I knew there was no way I could learn Objective C and Java in time for both platforms, so I looked into alternate middleware solutions.  I found ShiVa, but research showed it to be rather complicated, especially for 2D games, and I began to get nervous.  Another solution presented itself in the form of CoronaSDK.  This used the Lua language, which looked very easy – and after just two weeks with tutorials from a book I bought, I was ready to get started on developing the game.  As for the artwork … well, there was no way around it, I'd have to do that myself.

 

First Build

As I didn't have a Mac to work on, I bought an Android phone for testing, and set to work.  After a couple weeks, I had the prototype up and running on the phone, identical to the PC version.  The publisher was pleased to, and started offering a lot of feedback.  I refined the idea considerably, but was able to retain the core mechanics that had made the prototype so much fun.

Trouble In Paradise

Unfortunately, I wasn't happy with the feedback I was getting from the publisher.  It was getting to the point that it would become a different game from the one I had set out to make, and to make matters worse, they were still dragging their feet trying to come up with a proper contract.  I was becoming increasingly impatient and uncomfortable with the pressure they were putting on me.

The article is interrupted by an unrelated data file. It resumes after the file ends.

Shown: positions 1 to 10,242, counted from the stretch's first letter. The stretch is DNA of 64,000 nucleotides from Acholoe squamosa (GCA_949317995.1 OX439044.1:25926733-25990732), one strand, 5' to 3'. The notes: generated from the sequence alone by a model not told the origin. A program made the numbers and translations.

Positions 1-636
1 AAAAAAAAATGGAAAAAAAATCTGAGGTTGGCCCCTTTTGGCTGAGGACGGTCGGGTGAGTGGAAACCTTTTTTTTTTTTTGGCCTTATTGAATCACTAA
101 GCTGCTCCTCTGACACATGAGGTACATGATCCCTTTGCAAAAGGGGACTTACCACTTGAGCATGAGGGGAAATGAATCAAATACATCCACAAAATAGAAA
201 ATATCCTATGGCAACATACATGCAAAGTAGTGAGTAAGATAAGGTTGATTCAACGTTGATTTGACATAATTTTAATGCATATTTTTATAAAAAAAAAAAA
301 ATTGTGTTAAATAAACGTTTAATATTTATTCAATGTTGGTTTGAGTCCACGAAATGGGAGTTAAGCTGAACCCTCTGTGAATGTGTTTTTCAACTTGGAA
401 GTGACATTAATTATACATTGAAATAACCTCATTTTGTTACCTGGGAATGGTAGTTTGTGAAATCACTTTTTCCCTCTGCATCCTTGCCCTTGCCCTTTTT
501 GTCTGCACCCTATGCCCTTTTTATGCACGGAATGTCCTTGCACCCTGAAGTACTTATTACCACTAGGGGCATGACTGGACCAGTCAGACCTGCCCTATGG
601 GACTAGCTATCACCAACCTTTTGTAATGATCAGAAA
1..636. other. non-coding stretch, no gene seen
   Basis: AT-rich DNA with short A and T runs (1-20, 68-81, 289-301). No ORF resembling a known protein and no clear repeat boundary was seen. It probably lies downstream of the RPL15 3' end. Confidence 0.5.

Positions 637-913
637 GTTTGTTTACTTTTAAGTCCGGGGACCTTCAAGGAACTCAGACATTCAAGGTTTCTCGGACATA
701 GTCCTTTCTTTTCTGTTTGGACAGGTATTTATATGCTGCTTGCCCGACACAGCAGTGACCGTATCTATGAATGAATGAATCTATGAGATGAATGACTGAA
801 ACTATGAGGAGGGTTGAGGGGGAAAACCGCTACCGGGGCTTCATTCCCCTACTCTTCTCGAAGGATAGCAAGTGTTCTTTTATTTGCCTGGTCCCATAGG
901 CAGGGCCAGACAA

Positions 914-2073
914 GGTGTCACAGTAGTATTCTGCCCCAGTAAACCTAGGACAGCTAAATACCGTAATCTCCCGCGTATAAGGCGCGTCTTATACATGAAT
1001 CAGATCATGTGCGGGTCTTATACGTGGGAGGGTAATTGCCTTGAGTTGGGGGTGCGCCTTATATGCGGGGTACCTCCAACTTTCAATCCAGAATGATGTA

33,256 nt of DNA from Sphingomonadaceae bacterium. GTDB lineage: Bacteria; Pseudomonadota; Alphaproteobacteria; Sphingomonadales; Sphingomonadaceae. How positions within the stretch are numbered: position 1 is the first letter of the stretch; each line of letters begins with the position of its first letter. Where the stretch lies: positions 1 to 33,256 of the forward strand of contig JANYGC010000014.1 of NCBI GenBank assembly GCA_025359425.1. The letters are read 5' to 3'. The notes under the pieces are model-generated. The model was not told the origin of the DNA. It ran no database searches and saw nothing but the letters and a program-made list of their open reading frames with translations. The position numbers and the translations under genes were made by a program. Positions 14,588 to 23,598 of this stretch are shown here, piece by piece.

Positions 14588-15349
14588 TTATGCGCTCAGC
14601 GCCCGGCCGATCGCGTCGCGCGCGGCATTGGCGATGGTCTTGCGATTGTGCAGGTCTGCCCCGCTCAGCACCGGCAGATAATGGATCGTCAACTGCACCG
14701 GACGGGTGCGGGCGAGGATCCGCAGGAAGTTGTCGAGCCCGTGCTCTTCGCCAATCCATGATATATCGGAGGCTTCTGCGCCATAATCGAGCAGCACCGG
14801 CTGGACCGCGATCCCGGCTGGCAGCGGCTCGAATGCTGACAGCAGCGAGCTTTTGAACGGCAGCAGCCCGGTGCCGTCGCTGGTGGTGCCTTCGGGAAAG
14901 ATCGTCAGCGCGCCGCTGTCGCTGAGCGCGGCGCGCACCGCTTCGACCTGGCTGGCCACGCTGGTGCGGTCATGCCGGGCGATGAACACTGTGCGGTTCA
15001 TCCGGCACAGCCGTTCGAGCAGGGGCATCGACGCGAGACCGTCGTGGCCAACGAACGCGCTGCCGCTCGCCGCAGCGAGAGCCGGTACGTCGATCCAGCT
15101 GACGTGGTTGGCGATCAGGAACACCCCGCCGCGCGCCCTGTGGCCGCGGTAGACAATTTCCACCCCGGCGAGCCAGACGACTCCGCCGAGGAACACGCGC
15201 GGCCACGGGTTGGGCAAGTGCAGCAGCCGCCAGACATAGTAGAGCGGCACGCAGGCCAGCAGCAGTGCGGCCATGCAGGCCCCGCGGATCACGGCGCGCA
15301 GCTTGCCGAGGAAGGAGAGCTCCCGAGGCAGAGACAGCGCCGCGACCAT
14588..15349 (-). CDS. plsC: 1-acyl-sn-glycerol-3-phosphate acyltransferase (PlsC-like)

Prototype3 

Playtesting

In order to get some more direct feedback, I started getting people I knew to play the game.  This proved to be an invaluable source of feedback.  I quickly found that I needed more interaction in the game during the jumping sequence.  Seeing people play the game in front of me really opened my eyes to a lot of the problems the game had, and I realised everything that needed done before release.

No More Publisher

As good as the experience of discussing the game with a professional publisher was, I felt they were asking for too many changes, and it would become a different game if I made the game the publisher wanted.  I appreciated everything the publisher was offering me, but I decided to part ways with them– it just wasn't the right time.

Roger 320

Release

The game was ready to publish by this point, though, so I just went through the Android and Apple Store formalities myself.  It was really exciting, and before long my game was submitted, and then published!

Conclusion

Overall, this was a great experience for me.  It really helped me expand my design skills, and gave me an understanding of developing and self-publishing mobile titles.  I've decided to carry this forward and keep working at it.  Despite the occasional pitfalls and troubles, it was a great overall experience!

I can attest to Maciej's game being really fun, and can confirm that he's already hard at work preparing for another title.  If you want to reach him, he can be emailed at [email protected], or you can view his profile at linkedIn: http://uk.linkedin.com/in/mczekala.